Come Saturday, the ACU football team will have a little bit more in the bank after their highly anticipated matchup with Texas A&M, no matter what the final outcome of the game is.
Every college football season, many lower Div. I and FBS level schools find themselves playing games against larger and more experienced schools who have an obvious skill advantage and a leg-up on their opponent.
Although these matchups may seem unfair to someone casually looking at the weekend’s slate of games, most of the smaller schools are coming out on top at the end of the day.
In what has become an increasingly popular process among college football in recent years, these smaller schools will sign a contract years in advance with larger schools, guaranteeing them payment for them to travel and come play their football team and ACU is no exception.
According to a contract provided by Texas A&M University, ACU in 2018 signed an agreement with Texas A&M, in which the Aggies would pay the Wildcats a financial guarantee of $550,000 to play in a football game on Nov. 16, 2023. Later in 2019, both teams agreed to move the scheduled date of the game back two days to Nov. 18, 2023. In doing this, Texas A&M agreed to pay ACU an additional one-time payment of $15,000.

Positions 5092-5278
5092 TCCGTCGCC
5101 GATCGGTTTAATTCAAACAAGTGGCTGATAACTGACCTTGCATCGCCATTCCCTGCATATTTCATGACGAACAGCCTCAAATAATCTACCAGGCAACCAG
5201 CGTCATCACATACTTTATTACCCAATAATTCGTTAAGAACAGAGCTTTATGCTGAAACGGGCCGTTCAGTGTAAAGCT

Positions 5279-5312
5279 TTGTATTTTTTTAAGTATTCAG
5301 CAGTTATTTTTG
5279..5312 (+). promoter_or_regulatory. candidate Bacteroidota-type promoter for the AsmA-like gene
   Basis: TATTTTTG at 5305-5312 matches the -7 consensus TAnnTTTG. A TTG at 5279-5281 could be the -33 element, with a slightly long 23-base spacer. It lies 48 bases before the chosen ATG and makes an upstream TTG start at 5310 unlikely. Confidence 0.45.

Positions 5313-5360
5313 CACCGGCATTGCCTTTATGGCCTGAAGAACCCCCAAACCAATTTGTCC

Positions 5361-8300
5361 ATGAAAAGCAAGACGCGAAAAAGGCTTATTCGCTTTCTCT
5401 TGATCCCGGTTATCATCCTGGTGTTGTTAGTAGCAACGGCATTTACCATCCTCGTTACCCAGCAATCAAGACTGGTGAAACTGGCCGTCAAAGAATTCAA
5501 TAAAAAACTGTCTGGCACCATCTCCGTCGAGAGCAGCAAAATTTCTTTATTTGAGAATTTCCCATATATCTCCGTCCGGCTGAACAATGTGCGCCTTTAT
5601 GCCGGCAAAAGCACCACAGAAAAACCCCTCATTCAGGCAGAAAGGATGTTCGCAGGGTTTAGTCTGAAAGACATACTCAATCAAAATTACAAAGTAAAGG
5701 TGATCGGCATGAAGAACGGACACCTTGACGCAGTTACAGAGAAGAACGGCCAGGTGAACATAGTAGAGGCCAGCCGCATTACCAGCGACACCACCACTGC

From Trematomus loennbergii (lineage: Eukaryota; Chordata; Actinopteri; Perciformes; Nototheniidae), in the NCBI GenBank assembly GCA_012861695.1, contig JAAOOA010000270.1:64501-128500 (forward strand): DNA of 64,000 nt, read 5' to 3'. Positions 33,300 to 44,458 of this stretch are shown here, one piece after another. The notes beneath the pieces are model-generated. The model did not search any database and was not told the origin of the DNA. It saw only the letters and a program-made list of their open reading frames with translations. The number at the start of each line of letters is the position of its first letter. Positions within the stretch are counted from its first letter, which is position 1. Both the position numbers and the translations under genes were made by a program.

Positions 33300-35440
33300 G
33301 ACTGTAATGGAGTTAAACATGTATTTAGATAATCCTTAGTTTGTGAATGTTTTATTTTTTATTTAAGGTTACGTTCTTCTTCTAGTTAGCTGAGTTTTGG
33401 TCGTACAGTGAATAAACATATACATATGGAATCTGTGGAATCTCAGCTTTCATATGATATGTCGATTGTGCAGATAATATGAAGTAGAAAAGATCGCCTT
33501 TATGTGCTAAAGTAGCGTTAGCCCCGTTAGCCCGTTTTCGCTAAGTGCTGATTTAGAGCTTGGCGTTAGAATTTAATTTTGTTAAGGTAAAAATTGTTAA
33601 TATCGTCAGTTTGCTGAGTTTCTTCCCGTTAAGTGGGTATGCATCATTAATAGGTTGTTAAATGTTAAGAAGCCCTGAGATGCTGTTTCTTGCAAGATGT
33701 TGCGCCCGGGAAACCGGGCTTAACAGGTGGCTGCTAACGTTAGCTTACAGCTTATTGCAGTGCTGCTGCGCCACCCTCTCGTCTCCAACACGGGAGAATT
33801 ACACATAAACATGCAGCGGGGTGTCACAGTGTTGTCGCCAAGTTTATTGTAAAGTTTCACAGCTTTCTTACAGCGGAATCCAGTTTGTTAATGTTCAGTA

Zack Lassiter, vice president for athletics, said the money earned from these contract guarantees tends to ultimately be seen as any other source of revenue athletics may earn.
“Generally it goes into our overall athletic budget as a revenue stream,” Lassiter said. “It is similar to ticket sales or fundraising or NCAA. From those revenues then we try to pay our expenses.”
Texas A&M is not the only school that ACU has had a contract agreement with this season either. According to a contract provided by the University of North Texas open records department, the game played between the Mean Green and Wildcats earlier this season on Sept. 30, guaranteed the Wildcats a payment of $375,000.
This means that ACU earned a total sum of $940,000 from two games alone before they even stepped out onto the field.
Although the game’s main benefactor is to bring in money to help finance athletics, they also open ACU up to more national exposure for players, fans, alumni and the school as a whole.
The one difficulty seen in the agreements for ACU comes with the placement of when the games are scheduled.
“We want to do a better job scheduling those games early in the season, as opposed to late,” Lassiter said. “As we are trying to build a football program that goes into the playoff, what you don’t want to do is schedule games like this the week before a playoff game.”
ACU is doing just that as the Wildcats are scheduled to play games against Texas Tech, TCU and Tulsa all within the next three years.
It’s not to say that singing one of these payment contracts guarantees a loss either. Just last season, Texas A&M paid Appalachian State $1.5 million and the Mountaineers went into College Station and beat the Aggies.
“We love testing ourselves up against the best,” Lassiter said. “Certainly we understand that those programs are better resourced and are going to be more than likely favored going into those games, but that doesn’t mean we can’t have opportunities to compete.”